Don’t know much about history


Gallup group looks at the decline in history education

“Those who cannot remember the past are condemned to repeat it.” - George Santayana

Some would argue that whether we learn our planet’s written history or not, we may very well repeat the worst mistakes. But area historian and archaeologist Martin Link hopes to open up a discussion on the mounting crisis in history education (and arts education, music instruction, and more) that is increasingly lessened by a focus on vocational training, economic development, and the ensuing loss of critical thinking skills.

The impact of “High Stakes Testing,” or “Teaching to the Test,” has had some unfortunate impacts, particularly for low-income rural and inner-city students, mostly minority, and in our neck of the woods, often with Native heritage. Fewer students in these higher-risk circumstances are as likely to move on to the next grade, consistently, with traditional programs, including such classes as art, dance, music, geography, history, literature, biology, et. al., giving way to heightened promotion of STEM programs.

There are instances where Native arts and crafts are given their due, but Professor Link, who was a co-founder of the Navajo Nation Museum, Red Rock Park, and once taught courses in Navajo and Hispanic history, mourns the lack of history education:

“A recent article in the Sun discussed the increasing popularity of STEM challenges...I have no quarrel with that, except...when it has to replace everything else.”

Link noted that the New Mexico State Fair has featured student art, with a designated spot for “McKinley County,” though nothing from this area has been featured in several years: “Art should be a part of a student’s education. So should music.”

Martin recently got a letter from Jim Lighthizer, the president of American Battlefield Trust, who noted that test scores measuring knowledge of American history from the National Assessment of Educational Progress show that over two decades, no more than 18 percent of U.S. 8th graders scored at or above the “proficient” level in history.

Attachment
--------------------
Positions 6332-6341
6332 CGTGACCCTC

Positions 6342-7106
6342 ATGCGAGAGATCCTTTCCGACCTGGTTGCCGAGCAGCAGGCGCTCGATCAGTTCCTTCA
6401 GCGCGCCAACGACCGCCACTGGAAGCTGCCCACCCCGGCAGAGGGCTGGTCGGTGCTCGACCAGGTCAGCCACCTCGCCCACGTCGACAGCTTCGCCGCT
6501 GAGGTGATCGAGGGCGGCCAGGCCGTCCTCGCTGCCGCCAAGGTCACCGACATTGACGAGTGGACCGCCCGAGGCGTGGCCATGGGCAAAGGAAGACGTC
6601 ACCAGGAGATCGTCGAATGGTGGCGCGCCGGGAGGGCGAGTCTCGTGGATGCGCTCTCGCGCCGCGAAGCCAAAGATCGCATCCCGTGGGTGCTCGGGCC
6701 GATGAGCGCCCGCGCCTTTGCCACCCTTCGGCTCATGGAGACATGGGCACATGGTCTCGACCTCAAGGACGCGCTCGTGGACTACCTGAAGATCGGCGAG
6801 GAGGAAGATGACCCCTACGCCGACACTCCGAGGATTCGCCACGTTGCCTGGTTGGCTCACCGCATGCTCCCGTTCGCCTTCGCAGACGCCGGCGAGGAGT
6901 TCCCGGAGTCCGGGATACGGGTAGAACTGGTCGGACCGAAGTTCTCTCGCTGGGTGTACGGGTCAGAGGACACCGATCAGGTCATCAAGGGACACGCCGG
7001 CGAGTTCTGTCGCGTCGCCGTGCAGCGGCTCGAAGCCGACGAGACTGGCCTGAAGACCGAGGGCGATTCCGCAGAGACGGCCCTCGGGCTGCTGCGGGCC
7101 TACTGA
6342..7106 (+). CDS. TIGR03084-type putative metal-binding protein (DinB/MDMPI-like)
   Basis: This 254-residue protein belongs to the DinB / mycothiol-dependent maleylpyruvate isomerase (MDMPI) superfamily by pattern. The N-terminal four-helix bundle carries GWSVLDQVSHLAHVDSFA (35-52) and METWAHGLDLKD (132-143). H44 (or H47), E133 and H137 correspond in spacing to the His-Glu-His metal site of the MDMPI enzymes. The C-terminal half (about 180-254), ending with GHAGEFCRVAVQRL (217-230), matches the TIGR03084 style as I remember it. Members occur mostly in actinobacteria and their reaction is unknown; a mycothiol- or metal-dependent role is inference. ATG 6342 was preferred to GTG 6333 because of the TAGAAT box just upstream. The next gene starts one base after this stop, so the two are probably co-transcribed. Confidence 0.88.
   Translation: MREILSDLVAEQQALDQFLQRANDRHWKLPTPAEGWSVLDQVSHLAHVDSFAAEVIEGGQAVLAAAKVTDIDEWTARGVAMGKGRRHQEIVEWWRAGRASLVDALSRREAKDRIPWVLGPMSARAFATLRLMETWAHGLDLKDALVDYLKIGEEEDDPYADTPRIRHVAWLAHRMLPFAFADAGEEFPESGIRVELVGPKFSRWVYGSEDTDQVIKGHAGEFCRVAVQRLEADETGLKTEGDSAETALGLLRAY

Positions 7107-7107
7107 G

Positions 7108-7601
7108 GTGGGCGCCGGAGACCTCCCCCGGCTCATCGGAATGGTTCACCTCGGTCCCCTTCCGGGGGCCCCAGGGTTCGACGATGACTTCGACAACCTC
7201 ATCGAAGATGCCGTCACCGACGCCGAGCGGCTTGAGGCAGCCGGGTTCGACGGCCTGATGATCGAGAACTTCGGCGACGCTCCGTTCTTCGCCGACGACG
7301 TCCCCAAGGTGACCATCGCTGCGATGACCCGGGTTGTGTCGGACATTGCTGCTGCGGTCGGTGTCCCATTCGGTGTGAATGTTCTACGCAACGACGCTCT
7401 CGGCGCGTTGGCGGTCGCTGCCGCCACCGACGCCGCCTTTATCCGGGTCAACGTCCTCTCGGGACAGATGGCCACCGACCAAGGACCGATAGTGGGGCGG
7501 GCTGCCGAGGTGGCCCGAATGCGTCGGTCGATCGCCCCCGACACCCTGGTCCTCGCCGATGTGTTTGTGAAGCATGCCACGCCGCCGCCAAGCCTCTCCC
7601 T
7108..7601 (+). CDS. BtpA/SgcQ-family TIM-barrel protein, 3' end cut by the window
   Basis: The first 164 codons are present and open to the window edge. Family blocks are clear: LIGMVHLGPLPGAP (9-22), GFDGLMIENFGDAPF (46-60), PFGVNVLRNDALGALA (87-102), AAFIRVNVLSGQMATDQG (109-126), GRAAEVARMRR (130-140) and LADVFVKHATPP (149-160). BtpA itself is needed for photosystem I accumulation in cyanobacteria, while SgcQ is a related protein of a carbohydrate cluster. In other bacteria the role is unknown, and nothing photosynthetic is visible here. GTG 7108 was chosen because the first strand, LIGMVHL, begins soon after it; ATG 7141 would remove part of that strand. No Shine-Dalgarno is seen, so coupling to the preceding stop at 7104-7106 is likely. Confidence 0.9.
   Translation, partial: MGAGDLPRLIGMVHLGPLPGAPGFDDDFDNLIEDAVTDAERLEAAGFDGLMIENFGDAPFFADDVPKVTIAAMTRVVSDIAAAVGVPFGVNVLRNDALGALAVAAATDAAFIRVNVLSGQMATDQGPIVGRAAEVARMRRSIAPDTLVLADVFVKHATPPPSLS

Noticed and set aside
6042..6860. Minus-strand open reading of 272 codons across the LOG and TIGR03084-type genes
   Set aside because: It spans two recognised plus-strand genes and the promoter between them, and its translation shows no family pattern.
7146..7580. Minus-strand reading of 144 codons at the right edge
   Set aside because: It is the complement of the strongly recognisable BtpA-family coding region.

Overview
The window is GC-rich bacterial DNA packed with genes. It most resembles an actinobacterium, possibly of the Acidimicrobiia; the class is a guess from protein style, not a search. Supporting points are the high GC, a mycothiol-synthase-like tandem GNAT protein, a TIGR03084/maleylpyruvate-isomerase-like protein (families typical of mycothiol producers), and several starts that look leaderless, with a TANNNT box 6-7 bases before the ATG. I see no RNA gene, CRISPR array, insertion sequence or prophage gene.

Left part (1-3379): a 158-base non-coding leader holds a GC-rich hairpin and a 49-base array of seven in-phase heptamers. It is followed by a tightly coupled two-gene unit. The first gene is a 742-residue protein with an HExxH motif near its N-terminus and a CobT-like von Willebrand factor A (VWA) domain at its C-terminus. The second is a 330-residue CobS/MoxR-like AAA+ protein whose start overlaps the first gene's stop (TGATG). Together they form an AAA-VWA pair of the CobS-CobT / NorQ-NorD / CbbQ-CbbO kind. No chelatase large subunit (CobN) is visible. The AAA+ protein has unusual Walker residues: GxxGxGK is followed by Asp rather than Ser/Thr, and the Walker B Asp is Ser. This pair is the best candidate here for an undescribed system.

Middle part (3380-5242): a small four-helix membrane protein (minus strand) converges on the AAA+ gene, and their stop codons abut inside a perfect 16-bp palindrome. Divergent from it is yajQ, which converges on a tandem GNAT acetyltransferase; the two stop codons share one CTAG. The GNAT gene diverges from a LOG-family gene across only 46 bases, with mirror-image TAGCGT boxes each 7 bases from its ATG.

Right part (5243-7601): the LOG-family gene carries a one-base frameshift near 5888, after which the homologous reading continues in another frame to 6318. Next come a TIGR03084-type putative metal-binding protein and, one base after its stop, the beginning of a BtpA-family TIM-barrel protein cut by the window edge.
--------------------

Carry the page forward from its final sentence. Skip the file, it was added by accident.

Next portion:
Another recent study by the American Council of Trustees and Alumni (ACTA) found that less than one-third of the top 75 colleges and universities ranked by U.S. News and World Report magazine even require U.S. history as a graduation requirement for history majors.


Indigenous communities, including those of the Navajo Nation, Zuni, and many other entities, have cultural traditions of oral history, passed from elder to youth, but Link cautions that:

“The thing about oral history: It is always one generation from extinction. I mean complete extinction.” Link went on to note that where children once learned, through games and songs, recent generations spend time on screens. Many indigenous cultures and languages, locally and worldwide, may be lost in this generation.

Martin Link led history projects over the last 60 years, most recently in an effort to preserve the old Ft. Wingate military grounds that include the dormitories and classrooms used for a BIA school. Navajo Code Talkers were sworn in there, and Navajo Scouts matriculated soon after their return in 1868 from Hwéeldi (Navajo language or Diné Bizaad for Ft. Sumner or Bosque del Redondo).  he “long walk” of the Navajo from imprisonment there was the only U.S.-driven Indigenous “round trip” - other tribes were escorted on long walks to permanent exile. Link hopes that the Ft. Wingate site could become a living history museum, as has El Rancho de las Golondrinas, near Santa Fe.  Link’s Gallup home is a 3/4 model of that house.

There will be a discussion about history (and other education issues) starting at 2 pm on Sunday, September 22, 2019, during the next meeting of the Plateau Sciences Society, taking place at the Red Mesa Center, 105 West Hill Avenue, in downtown Gallup, just East of Octavia Fellin Public Library (for more information or questions, you may call Martin at 505-863-6459.)

Writer’s disclaimer: Rachel Kaub is the GM for Gallup Public Radio’s KGLP, and, fair disclosure, is the current president of the Plateau Sciences Society.

Rachel Kaub
Guest Columnist